Uranium & Nuclear
Uranium mining has been a significant industry in Saskatchewan since the 1950s, when the major demand for the product was for the manufacturing of nuclear weapons. More recently, Saskatchewan’s uranium is primarily used for fuelling nuclear power reactors in Canada, the United States, and overseas. Uranium ore is mined in northern Saskatchewan and milled there to create yellowcake before being shipped to Ontario for refining and further processing into fuel bundles. Past mining operations, some abandoned without proper decommissioning, have left extensive watersheds seriously contaminated with radioactive and chemical wastes.
The Saskatchewan Environmental Society (SES) has taken positions calling for the phase-out of uranium mining, opposing nuclear power development in Saskatchewan, and opposing disposal of used nuclear fuel in Saskatchewan. Concerns include the historic, unremediated contamination of northern watersheds with radioactive tailings from the milling process, current management of mining wastes, lack of safe methods for long-term management of used nuclear fuel, and the unavoidable link between nuclear power and nuclear weapons. Fortunately, Saskatchewan is no longer being considered a potential location for a permanent used fuel disposal site.
SES has participated in a number of federal and provincial environmental assessment and licensing processes related to new and continuing mining operations and to remediation planning for abandoned mining sites and those engaged in decommissioning. Our long-term involvement with the Canadian Nuclear Safety Commission (CNSC) is largely focused on decision-making about uranium mine sites in the province. This includes licensing of new mines, decommissioning of closed mine sites, management of mine/mill wastes, and various regulatory review processes. Most recently, SES submitted to the CNSC a review of NexGen Energy’s Environmental Impact Statement regarding a proposed new uranium mine, Rook 1, that would be located in the headwater region of the Clearwater River, a designated heritage river.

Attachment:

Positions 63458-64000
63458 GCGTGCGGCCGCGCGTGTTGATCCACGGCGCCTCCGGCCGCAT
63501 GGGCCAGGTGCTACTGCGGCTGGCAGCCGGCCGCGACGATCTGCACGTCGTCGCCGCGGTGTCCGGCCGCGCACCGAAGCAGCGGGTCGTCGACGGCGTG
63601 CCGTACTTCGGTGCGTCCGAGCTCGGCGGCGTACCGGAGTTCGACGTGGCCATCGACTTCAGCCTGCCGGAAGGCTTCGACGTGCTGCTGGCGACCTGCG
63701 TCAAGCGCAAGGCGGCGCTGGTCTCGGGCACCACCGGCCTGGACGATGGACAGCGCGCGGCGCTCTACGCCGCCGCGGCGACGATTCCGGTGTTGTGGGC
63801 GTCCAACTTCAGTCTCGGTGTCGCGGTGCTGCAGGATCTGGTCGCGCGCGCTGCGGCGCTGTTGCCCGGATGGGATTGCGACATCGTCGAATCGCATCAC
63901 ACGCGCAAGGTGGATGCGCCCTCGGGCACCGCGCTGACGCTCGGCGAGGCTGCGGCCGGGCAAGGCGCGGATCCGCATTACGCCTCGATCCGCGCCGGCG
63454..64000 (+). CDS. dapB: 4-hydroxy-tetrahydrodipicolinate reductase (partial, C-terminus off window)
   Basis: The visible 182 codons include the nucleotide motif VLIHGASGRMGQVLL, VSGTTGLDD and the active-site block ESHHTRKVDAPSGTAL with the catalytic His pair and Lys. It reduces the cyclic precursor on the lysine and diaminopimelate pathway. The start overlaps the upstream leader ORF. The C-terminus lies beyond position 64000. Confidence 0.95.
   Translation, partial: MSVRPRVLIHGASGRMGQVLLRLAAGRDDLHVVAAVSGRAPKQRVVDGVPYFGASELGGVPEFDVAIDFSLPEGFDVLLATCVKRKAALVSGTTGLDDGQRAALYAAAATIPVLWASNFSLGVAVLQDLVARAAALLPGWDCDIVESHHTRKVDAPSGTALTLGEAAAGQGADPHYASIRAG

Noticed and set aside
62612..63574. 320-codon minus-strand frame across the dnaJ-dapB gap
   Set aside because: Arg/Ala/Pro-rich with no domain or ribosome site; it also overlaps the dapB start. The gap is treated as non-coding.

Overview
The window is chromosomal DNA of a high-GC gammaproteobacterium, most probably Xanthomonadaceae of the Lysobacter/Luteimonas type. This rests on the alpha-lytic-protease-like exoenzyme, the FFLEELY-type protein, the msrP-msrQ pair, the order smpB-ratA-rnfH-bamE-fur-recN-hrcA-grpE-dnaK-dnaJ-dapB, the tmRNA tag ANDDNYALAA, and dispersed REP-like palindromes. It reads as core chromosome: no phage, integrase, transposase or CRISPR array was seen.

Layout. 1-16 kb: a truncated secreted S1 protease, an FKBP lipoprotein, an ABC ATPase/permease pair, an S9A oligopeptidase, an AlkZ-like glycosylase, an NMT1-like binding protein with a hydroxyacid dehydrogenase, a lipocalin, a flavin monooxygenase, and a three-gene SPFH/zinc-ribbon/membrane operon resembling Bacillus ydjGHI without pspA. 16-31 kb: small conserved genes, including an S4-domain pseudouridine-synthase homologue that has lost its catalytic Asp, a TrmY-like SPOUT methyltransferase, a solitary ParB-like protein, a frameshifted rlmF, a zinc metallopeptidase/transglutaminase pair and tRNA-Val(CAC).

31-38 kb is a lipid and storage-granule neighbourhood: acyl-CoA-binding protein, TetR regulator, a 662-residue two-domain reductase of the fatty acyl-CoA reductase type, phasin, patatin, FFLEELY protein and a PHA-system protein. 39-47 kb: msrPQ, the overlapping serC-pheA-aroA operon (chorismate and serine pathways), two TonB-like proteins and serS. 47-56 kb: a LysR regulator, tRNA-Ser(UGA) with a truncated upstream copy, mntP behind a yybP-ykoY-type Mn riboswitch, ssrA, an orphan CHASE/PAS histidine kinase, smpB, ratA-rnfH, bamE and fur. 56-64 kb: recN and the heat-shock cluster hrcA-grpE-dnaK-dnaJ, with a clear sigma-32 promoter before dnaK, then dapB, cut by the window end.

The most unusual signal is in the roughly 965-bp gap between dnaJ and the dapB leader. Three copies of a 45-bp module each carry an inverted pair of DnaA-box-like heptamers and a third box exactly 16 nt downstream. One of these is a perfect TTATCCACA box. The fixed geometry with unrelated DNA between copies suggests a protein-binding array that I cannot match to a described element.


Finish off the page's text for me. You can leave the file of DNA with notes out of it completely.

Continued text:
SES has also been a long-time observer of the management and regulation of the Cluff Lake uranium mine and mill site. Over the years, we have participated in the CNSC’s public review processes, toured the site, met with individuals who are close to the site, and in 2020, we undertook a detailed critical review of the decommissioning of the Tailings Management Area (TMA) with support from Orano Canada Inc. This report identifies 22 concerns about the TMA that have been raised by intervenors, examines the nature of those concerns, and describes how they have been responded to. A public hearing regarding Orano’s request to transfer responsibility of this site to the Saskatchewan Institutional Control Program took place in early 2023.
The Saskatchewan government is currently engaged in a decision-making process about the possibility of introducing Small Modular Nuclear Reactors (SMRs) into the SaskPower grid. Potential locations have been identified in the Estevan and Elbow regions, and a decision is expected in 2029. See SES’s comments on this expensive and untested technology here.